As I say in my last post I have come around from the popular view of America's Founders as Christians to recognizing that they were often outright anti-Christian. Nevertheless I continue to see America as having been highly blessed by God over its two plus centuries of existence, and predominantly Christian in its population, and Christian also from its original settling by true Christians. How all this works together is open to discussion but I haven't yet come to the conclusion that America should simply be abandoned because the Founders weren't Christians.
I get the impression that something along those lines may be the opinion of Brannon Howse if not also Chris Pinto -- but maybe him too. As if there is no point in hoping to "reclaim" the lost Christian worldview of America because it never was Christian. Well, but it was and it wasn't. We are under God's judgment now because we've fallen from the Christian worldview the nation really did mostly live by until the last few decades. Nations must live by the Law of God to be protected. When they abandon that Law God brings judgment against them. And as Jonathan Cahn's study reveals, America really was dedicated to God in a very real sense despite all these new revelations about the anti-Christian beliefs of the Founders.
Toward the end of yesterday's Worldview Weekend broadcast, Part 3 of the discussion about Kirk Cameron's soon to be released film, Monumental, there is an exchange I find puzzling and still need to think more about. Howse and Pinto see Cameron as pursuing what is essentially an ecumenical approach to reclaiming the "Christian foundations" of America, which they don't agree existed anyway, by joining hands with nonChristians on political and moral issues that Christians share with them. Cameron's side of the argument is presented as desiring to save the nation for his children and future generations. They accuse Howse of sitting around waiting for the Antichrist in a self-fulfilling prophecy. Howse responds that this is is to be a God-fulfilled prophecy if so, not self-fulfilling. A caller chimes in that it seems that Cameron is rejecting God's own revelation. See, I do have trouble keeping this issue clear in my mind. I'm going to have to listen to that part of the discussion again to see if I can sort it out better.
But something like this appears to be the way the two sides fall out. I certainly can't agree with the ecumenical approach to "reclaiming" anything, even if the nation WERE clearly Christian from its founding. I do believe, however, that there is a sense in which the nation WAS essentially Christian despite the views of the Founders. I may have to modify this. Perhaps we were more "Judeo-Christian" in that there was a basic respect to God's Laws even in the Founding generation, as they warned that the nation needed to adhere to God's laws to prosper. That's not quite Christianity but it is compatible with Christianity, which must be part of the confusion here.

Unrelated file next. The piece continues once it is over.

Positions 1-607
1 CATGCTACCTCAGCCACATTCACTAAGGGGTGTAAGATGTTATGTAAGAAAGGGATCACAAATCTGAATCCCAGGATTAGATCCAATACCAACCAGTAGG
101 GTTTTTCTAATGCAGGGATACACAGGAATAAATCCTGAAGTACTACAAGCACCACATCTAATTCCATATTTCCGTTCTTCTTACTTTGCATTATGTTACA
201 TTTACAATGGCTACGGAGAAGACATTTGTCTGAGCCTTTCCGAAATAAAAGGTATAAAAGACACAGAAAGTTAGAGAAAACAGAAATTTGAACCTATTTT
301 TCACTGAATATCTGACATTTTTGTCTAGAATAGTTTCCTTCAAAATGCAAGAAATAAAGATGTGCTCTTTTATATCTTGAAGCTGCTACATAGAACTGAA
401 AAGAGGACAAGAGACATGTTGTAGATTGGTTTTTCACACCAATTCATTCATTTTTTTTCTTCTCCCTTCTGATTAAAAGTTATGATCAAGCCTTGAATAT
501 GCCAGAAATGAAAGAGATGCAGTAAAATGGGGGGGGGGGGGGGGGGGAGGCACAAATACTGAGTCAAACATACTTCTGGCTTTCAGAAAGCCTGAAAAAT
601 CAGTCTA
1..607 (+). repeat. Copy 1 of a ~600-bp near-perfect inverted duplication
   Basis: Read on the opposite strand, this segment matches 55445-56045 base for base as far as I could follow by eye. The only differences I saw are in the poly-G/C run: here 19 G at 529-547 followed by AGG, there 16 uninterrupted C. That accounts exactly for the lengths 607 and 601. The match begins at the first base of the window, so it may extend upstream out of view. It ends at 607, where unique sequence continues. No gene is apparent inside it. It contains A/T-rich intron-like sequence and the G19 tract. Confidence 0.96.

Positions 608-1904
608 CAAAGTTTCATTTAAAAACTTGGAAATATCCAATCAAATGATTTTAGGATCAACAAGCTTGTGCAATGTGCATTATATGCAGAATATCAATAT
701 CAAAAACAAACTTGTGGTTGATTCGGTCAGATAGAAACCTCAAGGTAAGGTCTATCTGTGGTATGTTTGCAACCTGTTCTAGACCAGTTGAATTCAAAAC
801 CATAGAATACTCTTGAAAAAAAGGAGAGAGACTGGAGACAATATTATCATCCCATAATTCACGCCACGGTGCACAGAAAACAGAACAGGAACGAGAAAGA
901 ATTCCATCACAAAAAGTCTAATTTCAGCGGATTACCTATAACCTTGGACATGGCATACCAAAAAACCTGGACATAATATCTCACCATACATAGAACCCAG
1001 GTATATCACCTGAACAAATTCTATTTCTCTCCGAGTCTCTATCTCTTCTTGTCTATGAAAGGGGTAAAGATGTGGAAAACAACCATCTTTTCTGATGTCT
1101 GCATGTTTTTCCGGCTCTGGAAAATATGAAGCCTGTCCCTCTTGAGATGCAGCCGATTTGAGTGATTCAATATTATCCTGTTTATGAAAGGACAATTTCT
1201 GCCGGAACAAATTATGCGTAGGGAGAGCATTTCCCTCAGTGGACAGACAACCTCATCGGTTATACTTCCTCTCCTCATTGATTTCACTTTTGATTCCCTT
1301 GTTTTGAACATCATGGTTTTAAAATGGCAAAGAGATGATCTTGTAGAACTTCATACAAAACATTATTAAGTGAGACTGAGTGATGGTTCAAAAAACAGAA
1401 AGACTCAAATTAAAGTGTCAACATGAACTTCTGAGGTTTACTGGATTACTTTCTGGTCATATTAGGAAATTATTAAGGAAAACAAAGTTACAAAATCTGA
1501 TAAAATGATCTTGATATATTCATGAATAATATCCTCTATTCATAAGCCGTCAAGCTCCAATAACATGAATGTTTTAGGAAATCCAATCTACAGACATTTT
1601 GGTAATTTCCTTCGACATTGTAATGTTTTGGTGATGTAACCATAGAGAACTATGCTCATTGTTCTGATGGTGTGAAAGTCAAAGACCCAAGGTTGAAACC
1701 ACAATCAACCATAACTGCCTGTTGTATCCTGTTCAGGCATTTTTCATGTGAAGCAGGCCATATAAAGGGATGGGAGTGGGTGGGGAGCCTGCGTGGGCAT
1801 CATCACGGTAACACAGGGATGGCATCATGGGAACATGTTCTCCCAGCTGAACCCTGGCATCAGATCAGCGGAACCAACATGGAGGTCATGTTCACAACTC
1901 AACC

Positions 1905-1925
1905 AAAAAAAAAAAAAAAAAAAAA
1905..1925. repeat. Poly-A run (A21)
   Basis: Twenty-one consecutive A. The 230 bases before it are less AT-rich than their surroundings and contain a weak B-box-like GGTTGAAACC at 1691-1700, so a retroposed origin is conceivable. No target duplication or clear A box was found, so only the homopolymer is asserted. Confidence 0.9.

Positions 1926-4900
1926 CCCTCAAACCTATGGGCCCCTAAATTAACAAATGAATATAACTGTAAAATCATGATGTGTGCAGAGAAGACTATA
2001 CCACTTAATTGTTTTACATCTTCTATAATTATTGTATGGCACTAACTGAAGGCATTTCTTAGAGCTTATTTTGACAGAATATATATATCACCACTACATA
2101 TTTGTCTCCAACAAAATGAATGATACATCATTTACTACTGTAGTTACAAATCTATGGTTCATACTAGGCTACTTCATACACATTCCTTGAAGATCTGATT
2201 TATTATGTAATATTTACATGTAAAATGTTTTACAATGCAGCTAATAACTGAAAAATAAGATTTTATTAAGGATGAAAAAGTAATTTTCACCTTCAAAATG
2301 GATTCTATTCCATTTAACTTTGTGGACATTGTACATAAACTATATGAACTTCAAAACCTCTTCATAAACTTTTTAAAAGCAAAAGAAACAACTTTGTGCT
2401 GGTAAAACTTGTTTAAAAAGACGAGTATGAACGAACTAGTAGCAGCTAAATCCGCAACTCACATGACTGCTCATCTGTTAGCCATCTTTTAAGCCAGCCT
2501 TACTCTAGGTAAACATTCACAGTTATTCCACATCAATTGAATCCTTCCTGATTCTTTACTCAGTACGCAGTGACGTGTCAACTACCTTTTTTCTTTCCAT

I've been vacillating a great deal myself about "reclaiming the nation" in the sense of yearning for a great revival to turn us back to Christ. Versus thinking we've gone beyond any point where we could hope for such a revival, or that it would be too risky considering the state of apostasy of the churches. I go back and forth on this a great deal. True revival can make inroads in apostasy, can bring liberal Christians to recognize the truth of the Bible. God CAN turn things completely around in revival. I know that is so. The Great Awakening just before the American Revolution did revitalize the Christian mentality of the nation. However, that was also followed by the generation of the Deists and Enlightenment-influenced anti-Christians which is the subject here.
It COULD happen but the churches would need to be praying in huge numbers with huge intensity and without ecumenical interference. That's not happening.
Although I believe we're right at the threshold of the coming of the Antichrist myself I don't see that in itself as a reason to give up hope that God might yet give us a temporary reprieve. We don't KNOW the Antichrist is right around the corner after all, although it certainly does seem imminent. But while we are to believe that prophecy is certainly going to be fulfilled I don't see that we are to cease all efforts to revive the churches and the nation, especially since we don't know for sure when it's going to happen anyway.
I certainly agree that we can't reclaim America in any way at all by ecumenical means, that's a lost cause. Politics is useless, even worldview training is probably useless. The problem is supernatural. There may also be many reasons we can't reclaim America even through a God-sent revival, however, including the imminence of the reign of the Antichrist, but all that is God's own sovereign timing. But I don't see anything in he growing apostasy or the imminence of the final evil empire as a reason to abandon the hope for revival. It COULD even be an argument FOR it. But again, we'd have to be praying our hearts out for it.
So there's my current state of rather muddled thought on this subject that I've needed to get put down in some form. It will probably be modified as I learn more and think more about it. But the main point is that I can't agree wholly with Howse and Pinto on this insofar as I understand their position -- which, again, I may not understand all that well.